More than just a trip to Yellowstone

Categories: ASC, Blog, Education

By David Fowler
Communication Intern

A group of students from Studio 345 went to Yellowstone National Park in July on a once-in-a-lifetime camping trip.

But their experience runs deeper than just a trip to Wyoming, thanks to Park Journeys, Inc., a youth development organization which seeks to educate, energize, and empower urban and rural youth through exploration, wellness and civic engagement.

By partnering with Park Journeys, students active in Studio 345 – the Arts & Science Council’s out-of-school youth development program for high school students – have been able to participate in a unique 16-week program focused on community service and stewardship, nature and outdoor experiences, and civic involvement.

pj1During the first phase of the program, which revolved around mental and physical commitment to self and community (with a heavy emphasis on community service), students worked closely with The Relatives, a youth shelter and support system in Charlotte focused on keeping kids safe and families together.

“We’ve hung out with the kids, helped repaint their kitchen, and planted flowers in their garden. It feels good to help people out, and it built up our teamwork before we went on our trip to Yellowstone,” said Jordan Jeffries, a student at Studio 345 participating in Park Journeys. “It forced us to work together like we (had) to do out in the wild.”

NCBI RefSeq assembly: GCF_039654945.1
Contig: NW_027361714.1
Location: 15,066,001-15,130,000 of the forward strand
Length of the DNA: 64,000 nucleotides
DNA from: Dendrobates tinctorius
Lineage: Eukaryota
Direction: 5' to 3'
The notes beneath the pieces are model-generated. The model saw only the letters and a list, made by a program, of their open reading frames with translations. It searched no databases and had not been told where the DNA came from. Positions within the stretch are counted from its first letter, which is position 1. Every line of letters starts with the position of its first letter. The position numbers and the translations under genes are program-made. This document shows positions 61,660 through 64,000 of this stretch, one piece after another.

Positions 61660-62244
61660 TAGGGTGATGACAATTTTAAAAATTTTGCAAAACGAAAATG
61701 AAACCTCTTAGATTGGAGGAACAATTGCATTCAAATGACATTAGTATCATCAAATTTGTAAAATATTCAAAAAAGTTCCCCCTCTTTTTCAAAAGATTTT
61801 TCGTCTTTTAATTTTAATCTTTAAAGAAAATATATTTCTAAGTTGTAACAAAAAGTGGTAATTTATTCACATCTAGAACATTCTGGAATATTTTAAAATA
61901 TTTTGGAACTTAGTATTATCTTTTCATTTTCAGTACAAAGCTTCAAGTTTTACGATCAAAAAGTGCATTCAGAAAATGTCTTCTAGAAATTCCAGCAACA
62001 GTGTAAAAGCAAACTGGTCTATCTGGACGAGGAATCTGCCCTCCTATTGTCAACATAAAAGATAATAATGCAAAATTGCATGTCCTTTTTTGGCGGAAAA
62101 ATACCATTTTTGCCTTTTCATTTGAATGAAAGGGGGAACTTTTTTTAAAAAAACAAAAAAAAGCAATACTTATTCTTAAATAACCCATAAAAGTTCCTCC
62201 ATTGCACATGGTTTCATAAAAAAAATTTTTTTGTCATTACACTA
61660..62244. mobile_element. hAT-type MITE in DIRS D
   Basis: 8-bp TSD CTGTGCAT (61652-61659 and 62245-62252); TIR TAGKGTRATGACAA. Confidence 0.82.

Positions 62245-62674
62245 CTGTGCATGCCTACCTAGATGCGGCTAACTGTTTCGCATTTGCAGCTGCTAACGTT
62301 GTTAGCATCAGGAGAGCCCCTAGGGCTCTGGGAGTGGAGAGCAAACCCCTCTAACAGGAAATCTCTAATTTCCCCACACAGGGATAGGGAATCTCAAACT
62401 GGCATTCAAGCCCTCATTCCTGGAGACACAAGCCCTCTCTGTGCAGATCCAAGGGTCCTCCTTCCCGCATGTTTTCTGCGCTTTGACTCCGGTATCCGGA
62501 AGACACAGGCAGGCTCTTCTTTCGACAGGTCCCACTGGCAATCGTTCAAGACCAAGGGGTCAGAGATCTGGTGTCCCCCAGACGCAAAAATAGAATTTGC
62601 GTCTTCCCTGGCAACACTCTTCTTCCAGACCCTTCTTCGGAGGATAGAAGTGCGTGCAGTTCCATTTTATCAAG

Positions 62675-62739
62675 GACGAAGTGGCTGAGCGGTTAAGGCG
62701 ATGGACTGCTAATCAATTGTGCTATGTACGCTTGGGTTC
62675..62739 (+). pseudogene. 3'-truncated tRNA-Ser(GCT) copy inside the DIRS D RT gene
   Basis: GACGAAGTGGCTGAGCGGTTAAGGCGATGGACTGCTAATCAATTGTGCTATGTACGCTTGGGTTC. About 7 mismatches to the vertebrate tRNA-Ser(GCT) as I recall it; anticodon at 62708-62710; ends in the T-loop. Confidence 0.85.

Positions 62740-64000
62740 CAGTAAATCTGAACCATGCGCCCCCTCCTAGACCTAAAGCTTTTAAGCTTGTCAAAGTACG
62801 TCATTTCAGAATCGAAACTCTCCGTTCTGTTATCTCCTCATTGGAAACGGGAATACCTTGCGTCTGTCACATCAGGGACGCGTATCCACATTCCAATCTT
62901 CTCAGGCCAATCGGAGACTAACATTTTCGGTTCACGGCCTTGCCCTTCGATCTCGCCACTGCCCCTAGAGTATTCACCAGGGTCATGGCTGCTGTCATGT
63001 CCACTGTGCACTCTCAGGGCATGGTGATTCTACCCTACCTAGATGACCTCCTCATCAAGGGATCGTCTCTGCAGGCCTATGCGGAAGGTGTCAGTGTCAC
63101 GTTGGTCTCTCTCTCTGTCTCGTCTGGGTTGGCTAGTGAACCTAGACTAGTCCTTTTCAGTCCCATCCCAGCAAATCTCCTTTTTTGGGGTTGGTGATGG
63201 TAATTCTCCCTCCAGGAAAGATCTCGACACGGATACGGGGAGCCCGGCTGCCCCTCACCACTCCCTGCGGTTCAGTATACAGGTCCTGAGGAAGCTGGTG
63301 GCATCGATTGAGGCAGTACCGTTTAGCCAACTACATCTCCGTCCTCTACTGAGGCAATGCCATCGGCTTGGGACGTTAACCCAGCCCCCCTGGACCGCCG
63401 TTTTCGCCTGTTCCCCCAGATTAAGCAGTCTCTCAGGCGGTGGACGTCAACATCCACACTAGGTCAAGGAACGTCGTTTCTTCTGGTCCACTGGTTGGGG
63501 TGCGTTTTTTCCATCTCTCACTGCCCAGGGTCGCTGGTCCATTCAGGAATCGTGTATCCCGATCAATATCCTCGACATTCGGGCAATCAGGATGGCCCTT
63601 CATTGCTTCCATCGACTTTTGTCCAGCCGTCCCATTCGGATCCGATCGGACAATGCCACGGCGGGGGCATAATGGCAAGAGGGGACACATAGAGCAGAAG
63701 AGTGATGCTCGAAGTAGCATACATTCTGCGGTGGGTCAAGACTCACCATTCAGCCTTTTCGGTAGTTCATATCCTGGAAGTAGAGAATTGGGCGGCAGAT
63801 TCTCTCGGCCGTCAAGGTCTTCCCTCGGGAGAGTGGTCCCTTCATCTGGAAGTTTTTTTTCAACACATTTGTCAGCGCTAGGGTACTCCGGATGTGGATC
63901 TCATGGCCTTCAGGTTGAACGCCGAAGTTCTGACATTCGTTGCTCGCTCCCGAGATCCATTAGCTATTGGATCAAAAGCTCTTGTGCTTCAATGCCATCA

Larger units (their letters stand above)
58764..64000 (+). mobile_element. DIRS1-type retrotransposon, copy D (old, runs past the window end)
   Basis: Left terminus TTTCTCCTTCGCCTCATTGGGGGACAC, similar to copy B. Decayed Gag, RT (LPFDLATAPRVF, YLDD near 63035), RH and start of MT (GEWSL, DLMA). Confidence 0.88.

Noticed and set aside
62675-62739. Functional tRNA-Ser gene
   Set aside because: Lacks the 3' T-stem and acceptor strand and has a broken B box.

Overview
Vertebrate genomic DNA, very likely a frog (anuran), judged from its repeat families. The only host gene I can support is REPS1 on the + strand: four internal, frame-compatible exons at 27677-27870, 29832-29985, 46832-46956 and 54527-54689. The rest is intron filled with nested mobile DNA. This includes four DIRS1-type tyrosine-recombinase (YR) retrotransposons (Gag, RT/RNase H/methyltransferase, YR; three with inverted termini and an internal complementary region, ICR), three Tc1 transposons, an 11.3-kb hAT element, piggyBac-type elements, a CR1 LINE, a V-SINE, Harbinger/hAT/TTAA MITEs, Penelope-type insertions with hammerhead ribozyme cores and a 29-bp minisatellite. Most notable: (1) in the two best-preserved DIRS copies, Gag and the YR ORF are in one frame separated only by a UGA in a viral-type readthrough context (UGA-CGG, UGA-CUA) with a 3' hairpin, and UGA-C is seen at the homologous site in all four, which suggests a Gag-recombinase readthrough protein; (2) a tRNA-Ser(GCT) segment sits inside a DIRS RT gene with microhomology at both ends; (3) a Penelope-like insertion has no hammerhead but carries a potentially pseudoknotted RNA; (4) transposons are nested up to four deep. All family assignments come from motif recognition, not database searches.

The second phase emphasized wildlife, ecosystems and geology. Before their trip to Wyoming, participants prepared for what they would encounter in Yellowstone by going on smaller camping trips locally. Those experiences exposed them to new things and empowered them to be both self-sufficient and a part of larger team while camping in the national park.

“It’s given me an opportunity to get out of Charlotte and do something I’ve never done before,” said participant Daquan Barnette. “It’s a once-in-a-lifetime opportunity for me to do and see new things.”

The final phase will happen this fall and will focus on participation in and ownership of the democratic process. One local Park Journeys participant will be selected to join Park Journey delegates from across the country in Washington, D.C., to meet with national policy makers, showing students that they have a voice in the democratic process.

“It’s been really great just to work with these kids in the community and in nature,” said Emily Pfahl, one of the trip leaders. “It’s rewarding to give them an experience that they will remember forever and to see them grow as a group in the process. I can’t wait to see where it goes from here.”

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